Only a handful of missile builders -- in the US, Russia, Europe and China -- have mastered the technologies that go into air-to-air missiles.
India joins that elite group.
Ajai Shukla reports.
The defence ministry last week announced the successful development of the most challenging missile India has developed so far -- the Astra.
Fired from a fighter aircraft travelling at over 1,000 km an hour, the Astra destroys an enemy fighter 65 to 70 km away.
According to the ministry, the latest round of trials conducted off the Odisha coast on September 11 to 14 saw seven Astra missiles being fired from a Sukhoi-30MKI at pilotless aircraft that were designated as targets.
All seven Astras hit their targets.
This round of tests 'has completed the development phase of the (Astra) weapon system successfully', stated a defence ministry release.
Defence Minister Nirmala Sitharaman congratulated the Defence Research and Development Organisation which developed the Astra; Hindustan Aeronautics Ltd, which integrated the Astra onto the Su-30MKI fighter; and over 50 private firms that participated in building the missile.
The Astra -- designated as a 'beyond visual range air-to-air missile' or BVRAAM -- involves radically different technology challenges compared to ballistic and tactical missiles.
For one, a typical Astra engagement has both the launcher and the target moving at speeds in excess of 1,000 kmph.
Fired from a pylon on the wing of a Su-30MKI, the Astra's smokeless propellant quickly accelerates it to about 4,000 kmph.
The fighter tracks the target continuously on its radar, and steers the missile towards it over a data link.
About 15 km from the target, the Astra's on board radio seeker locks onto the target; now, it no longer needs guidance from the Su-30MKI.
When it reaches a few metres from the enemy fighter, the Astra warhead is detonated by a 'radio proximity fuze', spraying the target with shrapnel and shooting it down.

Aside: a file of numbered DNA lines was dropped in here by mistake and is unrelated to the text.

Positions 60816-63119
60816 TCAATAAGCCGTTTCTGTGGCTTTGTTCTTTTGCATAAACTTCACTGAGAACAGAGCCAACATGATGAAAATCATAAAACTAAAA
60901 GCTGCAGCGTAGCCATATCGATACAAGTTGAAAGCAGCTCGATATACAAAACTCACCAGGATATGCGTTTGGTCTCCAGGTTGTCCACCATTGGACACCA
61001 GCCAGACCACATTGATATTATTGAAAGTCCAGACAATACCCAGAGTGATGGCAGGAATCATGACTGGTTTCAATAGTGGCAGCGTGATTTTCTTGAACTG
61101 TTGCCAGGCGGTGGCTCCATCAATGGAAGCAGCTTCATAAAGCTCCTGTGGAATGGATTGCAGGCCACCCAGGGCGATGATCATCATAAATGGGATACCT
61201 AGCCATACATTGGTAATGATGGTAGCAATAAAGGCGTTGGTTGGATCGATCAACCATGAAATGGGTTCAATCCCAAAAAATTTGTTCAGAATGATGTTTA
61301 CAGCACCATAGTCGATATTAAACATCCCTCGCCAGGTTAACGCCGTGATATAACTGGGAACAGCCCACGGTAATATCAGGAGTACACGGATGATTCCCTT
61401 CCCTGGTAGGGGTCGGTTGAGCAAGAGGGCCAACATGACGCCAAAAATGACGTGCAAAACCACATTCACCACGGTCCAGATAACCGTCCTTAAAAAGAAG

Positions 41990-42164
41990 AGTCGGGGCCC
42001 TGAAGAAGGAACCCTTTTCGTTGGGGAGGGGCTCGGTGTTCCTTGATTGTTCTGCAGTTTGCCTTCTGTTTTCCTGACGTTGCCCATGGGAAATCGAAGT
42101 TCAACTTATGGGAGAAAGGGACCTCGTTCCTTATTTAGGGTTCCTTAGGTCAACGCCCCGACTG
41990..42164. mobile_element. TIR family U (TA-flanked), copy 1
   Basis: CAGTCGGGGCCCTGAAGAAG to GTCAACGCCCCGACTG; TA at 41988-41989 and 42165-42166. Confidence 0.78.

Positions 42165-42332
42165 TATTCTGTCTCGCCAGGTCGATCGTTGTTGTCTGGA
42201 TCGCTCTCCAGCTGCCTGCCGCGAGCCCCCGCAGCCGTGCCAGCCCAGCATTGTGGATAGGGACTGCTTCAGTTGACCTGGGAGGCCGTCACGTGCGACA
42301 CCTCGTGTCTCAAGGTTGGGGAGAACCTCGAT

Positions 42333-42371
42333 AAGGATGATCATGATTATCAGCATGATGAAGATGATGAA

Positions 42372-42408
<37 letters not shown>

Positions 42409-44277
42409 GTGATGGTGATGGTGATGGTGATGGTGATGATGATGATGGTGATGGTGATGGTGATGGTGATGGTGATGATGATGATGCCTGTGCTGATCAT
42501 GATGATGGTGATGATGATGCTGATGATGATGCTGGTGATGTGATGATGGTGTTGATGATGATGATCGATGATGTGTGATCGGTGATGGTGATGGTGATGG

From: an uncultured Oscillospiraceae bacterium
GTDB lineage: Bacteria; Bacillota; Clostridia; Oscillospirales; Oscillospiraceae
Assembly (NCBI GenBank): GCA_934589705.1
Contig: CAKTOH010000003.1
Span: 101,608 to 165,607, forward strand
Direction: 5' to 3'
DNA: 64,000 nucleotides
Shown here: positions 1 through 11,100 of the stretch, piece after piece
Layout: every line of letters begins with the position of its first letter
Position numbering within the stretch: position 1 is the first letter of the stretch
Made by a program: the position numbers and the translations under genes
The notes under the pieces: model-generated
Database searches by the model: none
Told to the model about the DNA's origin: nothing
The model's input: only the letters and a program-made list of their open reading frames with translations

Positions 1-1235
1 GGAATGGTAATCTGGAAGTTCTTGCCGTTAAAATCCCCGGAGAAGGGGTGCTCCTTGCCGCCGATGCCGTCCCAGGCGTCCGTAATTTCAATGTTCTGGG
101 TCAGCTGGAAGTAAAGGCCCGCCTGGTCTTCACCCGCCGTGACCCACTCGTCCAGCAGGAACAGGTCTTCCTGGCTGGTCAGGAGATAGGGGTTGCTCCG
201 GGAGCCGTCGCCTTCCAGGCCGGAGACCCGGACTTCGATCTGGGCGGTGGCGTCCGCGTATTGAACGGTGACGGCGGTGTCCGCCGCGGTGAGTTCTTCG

Only a handful of missile builders -- in the United States, Russia, Europe and China -- have mastered the technologies that go into air-to-air missiles.
India is now joining that elite group.
The Astra is fired from the Russian Vympel launcher -- a rail under a fighter aircraft's wing from which the missile hangs.
The Vympel launcher is integrated with all four of India's current generation fighters -- the Su-30MKI, MiG-29, Mirage 2000 and the Tejas -- allowing the Astra to be fired from all of them.
Astra components that have been developed indigenously. But the missile's seeker head is still imported.
This is a key development thrust for the DRDO. On the drawing board is a longer-range Astra Mark II, intended to shoot down enemy fighters up to 100 km away.
With the Indian Air Force operating 600 to 700 fighter aircraft, there will be a need for several thousand Astra missiles.
With air-to-air missiles costing in the region of $2 million each, the Astra will provide major business opportunities to Indian firms.
IMAGE: Flight tests of the Astra missile fired from an Su-30MKI fighter. Photograph: Kind courtesy @DefenceMinIndia/Twitter